Enhancement and creation of artificial roosting structures for

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					 Enhancement and creation of artificial roosting structures for Rafinesque’s big-eared bats on the
                          Hope Upland Wildlife Management Area


Project Summary
This project will provide appropriate roosting structures for the use of the Rafinesque’s big-eared bat, a
species that is in decline due to the loss of large trees in bottomland hardwood forests across the
southeast. Seven World War II-era concrete bunkers will be modified to darken the interiors, provide
roosting substrate, and prevent human disturbance and three free-standing bat roost towers will be built to
simulate natural roost trees used by this species.


Project Leader
        Blake Sasse
        Nongame Mammal Program Leader
        Arkansas Game and Fish Commission
        dbsasse@agfc.state.ar.us
        213A Highway 89 South
        Mayflower, AR 72106
        501-470-3650 ext. 235

Project Partner
        Griffin Park
        Regional Wildlife Supervisor
        Arkansas Game and Fish Commission
        gpark@agfc.state.ar.us
        6740 Hwy. 67 East
        Perrytown, AR 71801
        870-777-5580

Budget Summary
Total Amount of Project Cost:                    $25,925
Total Amount of SWG Money Requested:             $16,850
Matching Funds (AGFC):                            $9,075
                                             Project Statement

Need
This project will address the 2010 priority of providing artificial roosting structures for Rafinesque’s big-
eared bats (Corynorhinus rafinesquii). It is also possible that these structures could be used by the
Southeastern Bat (Myotis austroriparius), also an Arkansas Species of Greatest Conservation Need.
Other bat species such as the Big brown bat (Eptesicus fuscus) could possibly utilize these structures as
well.

Objective
Provide artificial roosting structures appropriate for the use of Rafinesque’s big-eared bats and other bat
species.

Expected Results and Benefits
These 10 sites are expected to provide enough roost sites to support several summer maternity colonies of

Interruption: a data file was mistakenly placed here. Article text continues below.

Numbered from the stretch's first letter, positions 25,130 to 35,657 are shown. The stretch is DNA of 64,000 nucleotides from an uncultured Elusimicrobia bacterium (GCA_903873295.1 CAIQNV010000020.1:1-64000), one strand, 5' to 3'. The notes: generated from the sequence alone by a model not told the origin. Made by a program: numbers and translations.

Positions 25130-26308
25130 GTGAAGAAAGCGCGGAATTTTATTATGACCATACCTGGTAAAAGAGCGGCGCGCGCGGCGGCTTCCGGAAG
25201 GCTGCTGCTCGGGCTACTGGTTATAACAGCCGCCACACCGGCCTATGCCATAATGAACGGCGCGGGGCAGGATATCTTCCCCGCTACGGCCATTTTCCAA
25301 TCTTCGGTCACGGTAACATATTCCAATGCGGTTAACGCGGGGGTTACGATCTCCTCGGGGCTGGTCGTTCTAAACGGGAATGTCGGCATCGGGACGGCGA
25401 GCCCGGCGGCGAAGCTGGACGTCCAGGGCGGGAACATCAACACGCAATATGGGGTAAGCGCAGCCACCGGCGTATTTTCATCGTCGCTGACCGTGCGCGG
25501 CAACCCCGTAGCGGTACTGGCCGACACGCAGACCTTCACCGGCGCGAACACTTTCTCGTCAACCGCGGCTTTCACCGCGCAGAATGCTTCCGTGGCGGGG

Rafinesque’s big-eared bats, which could comprise up to about 200 individuals each. Should
Southeastern bats, which form much larger colonies, move to the bunker sites, colony size could
eventually rise to many thousand. Once modified it is possible that the interior temperatures of several of
the bunkers could be warm enough to also provide appropriate winter refuges for the Rafinesque’s big-
eared bat similar to old water wells used for this purpose when exterior night-time temperatures fall below
about 40° F.

Bunkers and towers will be monitored for two years on a monthly basis for bat presence and interior and
exterior temperature data loggers will be installed to aid in tracking which sites have interior conditions
appropriate to this species. Should bats be observed, attempts will be made to capture the bats to confirm
species and reproductive status (during summer months) of bats using these sites.


Approach
Seven existing WWII-era concrete bunkers will be
modified to provide and/or increase appropriate
roosting substrate and provide protection from
human disturbance and three artificial roost towers
designed for Rafinesque’s big-eared bats will be
built.

Bunker modifications will consist of installation of a
                    steel door with a bat access slot
                    to prevent human disturbance
                    and to darken the interior of the
                    bunker, installation of 2-3
                    rough cut wooden beams to the ceiling of the bunker to provide roosting substrate,